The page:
Religious Beliefs. As with the Spanish language, Roman Catholicism dominates throughout Latin America, but varies in form and practice from country to country and region to Region, owing largely to syncretic mixing with other religious traditions. Latinos in the United States also display this variation, with patron saints, special days of observance, and Rituals of baptism, marriage, and death varying among different Catholic Latino groups. For example, the Virgin of Guadalupe, a brown-appearing icon associated with the Indian-Mestizo segment of the population in Mexico, is of Little interest among Cuban Americans and Puerto Ricans, and santeria (worship of African gods clothed in Catholic dogma) beliefs and practices in those groups are far less common among Mexican Americans. Although most Latinos adhere to the Catholic church, evangelical Protestantism has gained many followers in recent decades.
Arts. Folk art traditions in murals, woodwork, music, oral lore, and pottery, as well as modern stylized forms reinterpreting these traditions, characterize a rich artistic cultural element. Afro-Cuban and Puerto Rican percussion instruments and rhythms have effected a new American salsa style of music. Recently an increase in Latino American plays, theater, and cinema has brought a new awareness to the population; particularly important are the sociopolitical content of these works, such as demonstrated by the early Teatro Campesino (Peasant Theater) "actos" (politically charged skits) during the United Farm Worker movement in California.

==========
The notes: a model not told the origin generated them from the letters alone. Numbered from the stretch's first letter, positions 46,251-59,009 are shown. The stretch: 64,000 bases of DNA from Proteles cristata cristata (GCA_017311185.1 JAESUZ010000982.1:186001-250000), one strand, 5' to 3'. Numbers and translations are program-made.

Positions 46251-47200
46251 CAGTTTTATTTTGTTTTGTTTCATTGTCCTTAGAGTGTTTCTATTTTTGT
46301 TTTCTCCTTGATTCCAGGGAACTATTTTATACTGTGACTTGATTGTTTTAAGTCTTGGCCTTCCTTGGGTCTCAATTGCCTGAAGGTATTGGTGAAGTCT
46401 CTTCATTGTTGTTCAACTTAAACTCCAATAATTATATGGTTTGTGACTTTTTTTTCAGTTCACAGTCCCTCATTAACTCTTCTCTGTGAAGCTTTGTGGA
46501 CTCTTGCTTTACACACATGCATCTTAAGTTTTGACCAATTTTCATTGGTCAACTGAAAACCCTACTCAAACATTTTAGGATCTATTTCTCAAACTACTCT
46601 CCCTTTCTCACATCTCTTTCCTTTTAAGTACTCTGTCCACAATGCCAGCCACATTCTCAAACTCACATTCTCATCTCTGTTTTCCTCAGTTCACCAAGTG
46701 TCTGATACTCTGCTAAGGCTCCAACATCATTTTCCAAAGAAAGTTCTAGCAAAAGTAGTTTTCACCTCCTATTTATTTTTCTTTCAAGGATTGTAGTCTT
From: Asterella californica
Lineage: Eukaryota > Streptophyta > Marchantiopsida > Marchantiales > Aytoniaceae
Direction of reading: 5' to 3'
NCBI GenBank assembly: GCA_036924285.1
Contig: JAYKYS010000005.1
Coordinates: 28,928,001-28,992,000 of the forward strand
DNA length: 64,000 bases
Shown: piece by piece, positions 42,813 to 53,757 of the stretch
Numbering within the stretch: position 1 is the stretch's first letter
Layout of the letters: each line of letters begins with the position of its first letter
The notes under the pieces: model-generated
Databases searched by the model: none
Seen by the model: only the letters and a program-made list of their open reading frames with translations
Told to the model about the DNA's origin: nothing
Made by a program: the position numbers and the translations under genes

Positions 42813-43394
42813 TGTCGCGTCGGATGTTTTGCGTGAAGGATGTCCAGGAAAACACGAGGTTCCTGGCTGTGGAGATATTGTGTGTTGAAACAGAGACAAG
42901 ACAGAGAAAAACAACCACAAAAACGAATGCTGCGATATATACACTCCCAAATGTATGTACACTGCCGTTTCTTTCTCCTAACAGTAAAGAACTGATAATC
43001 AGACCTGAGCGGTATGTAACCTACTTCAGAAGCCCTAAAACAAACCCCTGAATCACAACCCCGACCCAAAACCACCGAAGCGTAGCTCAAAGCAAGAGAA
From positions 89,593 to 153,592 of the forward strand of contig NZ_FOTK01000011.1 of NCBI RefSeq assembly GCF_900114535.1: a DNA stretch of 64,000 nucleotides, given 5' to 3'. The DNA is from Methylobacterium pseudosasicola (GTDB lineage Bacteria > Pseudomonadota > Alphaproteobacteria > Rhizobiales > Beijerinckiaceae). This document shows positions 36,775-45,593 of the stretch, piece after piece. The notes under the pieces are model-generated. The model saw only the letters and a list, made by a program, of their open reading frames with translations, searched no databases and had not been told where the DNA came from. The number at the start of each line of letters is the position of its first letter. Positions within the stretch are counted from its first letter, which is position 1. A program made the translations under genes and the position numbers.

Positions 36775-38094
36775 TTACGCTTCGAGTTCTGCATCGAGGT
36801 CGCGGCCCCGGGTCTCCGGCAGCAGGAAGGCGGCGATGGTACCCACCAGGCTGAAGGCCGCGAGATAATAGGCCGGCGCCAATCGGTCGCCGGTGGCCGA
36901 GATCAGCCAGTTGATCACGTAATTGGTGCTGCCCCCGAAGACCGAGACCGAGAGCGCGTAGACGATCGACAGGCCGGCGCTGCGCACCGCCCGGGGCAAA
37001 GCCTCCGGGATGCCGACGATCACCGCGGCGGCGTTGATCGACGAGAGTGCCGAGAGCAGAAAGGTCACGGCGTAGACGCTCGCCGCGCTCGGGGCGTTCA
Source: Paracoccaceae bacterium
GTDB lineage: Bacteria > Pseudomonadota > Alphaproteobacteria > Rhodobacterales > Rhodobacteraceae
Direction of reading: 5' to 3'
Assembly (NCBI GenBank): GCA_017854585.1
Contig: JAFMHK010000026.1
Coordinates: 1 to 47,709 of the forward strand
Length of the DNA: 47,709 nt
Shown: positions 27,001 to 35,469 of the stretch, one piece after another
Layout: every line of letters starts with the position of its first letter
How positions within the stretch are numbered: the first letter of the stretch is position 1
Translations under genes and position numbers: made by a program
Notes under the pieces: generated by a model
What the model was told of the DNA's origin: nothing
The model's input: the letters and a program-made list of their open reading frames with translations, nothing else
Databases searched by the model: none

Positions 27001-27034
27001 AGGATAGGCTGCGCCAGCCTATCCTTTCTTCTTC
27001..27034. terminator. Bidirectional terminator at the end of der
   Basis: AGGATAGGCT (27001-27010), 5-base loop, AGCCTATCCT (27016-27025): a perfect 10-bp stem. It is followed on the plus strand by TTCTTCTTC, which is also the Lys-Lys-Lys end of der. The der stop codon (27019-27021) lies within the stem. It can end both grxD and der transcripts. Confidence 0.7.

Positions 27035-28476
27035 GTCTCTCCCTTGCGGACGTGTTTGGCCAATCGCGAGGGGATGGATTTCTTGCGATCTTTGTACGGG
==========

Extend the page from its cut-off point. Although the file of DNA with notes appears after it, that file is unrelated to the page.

Medicine. Traditional folk practices continue to vie with Western medicine in many Latino communities, although most Latinos seek medical help for serious injuries or acute illness. Still, one can readily find curanderos (folk healers) who offer old indigenous and syncretized herbal and physical remedies for virtually any ailment.
Death and Afterlife. Latinos generally subscribe to Christian beliefs of an afterlife in which one is rewarded or punished for having led a good or evil life. The significance of death and afterlife is symbolized most clearly in Mexican American celebrations of El Dia de Los Muertos (literally "Day of the Dead," but known as All Saints' Day in English), which feature masks, dolls, and cakes adorned with figures of skulls and skeletons. Funeral rites vary as other syncretized Religious ceremonies do among Latinos, but typically include large gatherings of real and fictive kin.